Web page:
Governing transportation writer Ryan Holeywell writes a sequel to his June piece on interstate tolling (posted here) where he described the advocacy efforts of Patrick Jones of the the International Bridge, Tunnel and Turnpike Association (IBTTA). Jones made a convincing argument for "Congress to simply lift the ban on interstate tolling, allowing states and cities to generate their own revenue", Holeywell wrote.
In his new piece, Holeywell turns his attention to an "ambitious" study by the Reason Foundation published this month "to explain how, exactly, tolling the interstate might work." Robert W. Poole, Jr., the study's author, writes in the executive summary of "Interstate 2.0: Modernizing the Interstate Highway System via Toll Finance (PDF)":
This study seeks to address [two] problems: replacing the aging Interstate system with a 21st-century Interstate 2.0 and taking the first major step toward implementing mileage-based user fees [MBUF]. It proposes that the United States finance the Interstate 2.0 project based on per-mile tolls collected using all-electronic tolling (AET). Over several decades, the transformation of the Interstate system, state by state, would convert at least one-fourth of all travel from per-gallon fuel taxes to per-mile charging.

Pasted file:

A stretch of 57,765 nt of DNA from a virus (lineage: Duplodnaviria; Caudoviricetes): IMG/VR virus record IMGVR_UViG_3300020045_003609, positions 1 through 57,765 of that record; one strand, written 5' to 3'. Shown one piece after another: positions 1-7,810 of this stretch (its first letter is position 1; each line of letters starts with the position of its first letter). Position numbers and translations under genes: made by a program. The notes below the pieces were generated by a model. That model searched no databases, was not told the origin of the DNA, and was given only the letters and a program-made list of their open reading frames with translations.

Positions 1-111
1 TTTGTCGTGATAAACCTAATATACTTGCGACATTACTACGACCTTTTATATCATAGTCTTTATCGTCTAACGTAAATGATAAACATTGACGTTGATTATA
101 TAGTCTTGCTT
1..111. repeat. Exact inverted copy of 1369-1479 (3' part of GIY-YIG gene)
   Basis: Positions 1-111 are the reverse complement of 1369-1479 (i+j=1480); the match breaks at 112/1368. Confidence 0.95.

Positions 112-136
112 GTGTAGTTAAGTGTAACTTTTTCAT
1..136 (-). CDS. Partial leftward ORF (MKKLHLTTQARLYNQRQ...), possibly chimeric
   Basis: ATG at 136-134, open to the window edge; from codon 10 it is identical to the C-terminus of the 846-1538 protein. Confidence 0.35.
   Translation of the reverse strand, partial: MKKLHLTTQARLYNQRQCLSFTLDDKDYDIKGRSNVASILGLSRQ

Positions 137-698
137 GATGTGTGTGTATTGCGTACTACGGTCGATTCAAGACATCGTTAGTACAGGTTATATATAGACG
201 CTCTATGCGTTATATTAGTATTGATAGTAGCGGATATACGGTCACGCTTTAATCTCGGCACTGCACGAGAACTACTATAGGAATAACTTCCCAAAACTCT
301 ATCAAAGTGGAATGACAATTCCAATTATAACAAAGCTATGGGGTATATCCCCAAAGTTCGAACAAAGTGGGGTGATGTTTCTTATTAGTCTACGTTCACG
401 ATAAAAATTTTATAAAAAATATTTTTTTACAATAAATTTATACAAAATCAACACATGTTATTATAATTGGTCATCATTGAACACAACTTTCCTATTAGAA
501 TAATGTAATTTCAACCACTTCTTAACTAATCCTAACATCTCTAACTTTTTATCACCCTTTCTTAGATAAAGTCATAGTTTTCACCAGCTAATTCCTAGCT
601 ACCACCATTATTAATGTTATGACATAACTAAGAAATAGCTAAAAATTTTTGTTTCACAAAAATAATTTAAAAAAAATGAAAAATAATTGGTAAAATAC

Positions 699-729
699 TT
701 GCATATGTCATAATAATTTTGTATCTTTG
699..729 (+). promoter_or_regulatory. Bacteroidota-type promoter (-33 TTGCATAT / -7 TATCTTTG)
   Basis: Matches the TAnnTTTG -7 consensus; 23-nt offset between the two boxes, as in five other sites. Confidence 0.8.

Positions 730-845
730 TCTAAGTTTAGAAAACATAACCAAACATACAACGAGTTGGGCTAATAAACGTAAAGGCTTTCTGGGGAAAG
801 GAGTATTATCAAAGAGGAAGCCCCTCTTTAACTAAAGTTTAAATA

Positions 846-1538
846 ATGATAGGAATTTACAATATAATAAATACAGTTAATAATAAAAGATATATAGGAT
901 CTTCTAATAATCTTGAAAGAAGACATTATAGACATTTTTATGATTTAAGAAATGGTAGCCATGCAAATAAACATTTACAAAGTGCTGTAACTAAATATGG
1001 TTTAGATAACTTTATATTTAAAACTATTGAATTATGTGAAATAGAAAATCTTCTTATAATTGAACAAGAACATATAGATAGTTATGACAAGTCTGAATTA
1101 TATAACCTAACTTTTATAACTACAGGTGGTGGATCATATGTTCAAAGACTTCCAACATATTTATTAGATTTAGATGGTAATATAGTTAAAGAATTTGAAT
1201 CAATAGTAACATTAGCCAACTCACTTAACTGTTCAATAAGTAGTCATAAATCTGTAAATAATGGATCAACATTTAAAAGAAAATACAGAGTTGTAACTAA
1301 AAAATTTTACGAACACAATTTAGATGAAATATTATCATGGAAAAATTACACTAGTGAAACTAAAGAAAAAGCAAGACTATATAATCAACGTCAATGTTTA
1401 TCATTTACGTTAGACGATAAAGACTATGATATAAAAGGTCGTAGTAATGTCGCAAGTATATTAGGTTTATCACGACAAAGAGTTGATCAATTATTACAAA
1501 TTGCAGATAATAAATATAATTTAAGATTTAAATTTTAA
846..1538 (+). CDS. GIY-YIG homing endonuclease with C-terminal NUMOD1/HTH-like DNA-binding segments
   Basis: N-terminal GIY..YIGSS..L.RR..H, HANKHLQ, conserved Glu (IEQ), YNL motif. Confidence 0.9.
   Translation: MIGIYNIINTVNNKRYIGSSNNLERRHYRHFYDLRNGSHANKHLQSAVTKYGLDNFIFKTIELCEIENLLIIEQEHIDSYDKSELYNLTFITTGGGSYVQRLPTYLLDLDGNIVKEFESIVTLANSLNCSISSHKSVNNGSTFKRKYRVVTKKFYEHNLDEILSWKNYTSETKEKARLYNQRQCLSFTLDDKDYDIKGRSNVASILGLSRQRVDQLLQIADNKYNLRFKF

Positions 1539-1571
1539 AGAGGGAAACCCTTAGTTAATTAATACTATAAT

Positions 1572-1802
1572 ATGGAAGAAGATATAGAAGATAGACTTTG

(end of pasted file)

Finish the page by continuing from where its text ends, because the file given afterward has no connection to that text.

MBUF, while similar to a vehicle-miles-traveled (VMT) fee, differs in this application in that only a transponder is required.
Holeywell writes that "the Reason Foundation -- along with several other stakeholders -- is asking Congress to make a major departure [from prohibition of tolls on the federal gas tax-funded interstates] and instead let states toll all the interstates, so long as they use the money to rebuild or expand the roads."
One can't help but wonder of the political pragmatism of that request. Of the three states that were granted exemptions from the tolling prohibition in a 1998 pilot program, none have yet to implement them. Furthermore, as we noted here on Sept. 10, a W.Va. blue ribbon commission is proposing to raise interstate tolls to use for roads state-wide, following in the path of Ohio.
There are no easy solutions to making the Highway Trust Fund sustainable when lawmakers refuse to increase the federal gas tax. However, the more alternatives that are proposed, and with more credible studies that support them, as this Reason Foundation study does for applying a mileage-based user fee to the interstates, legislators will have a more enlightened debate on how to fix the problem. Hopefully!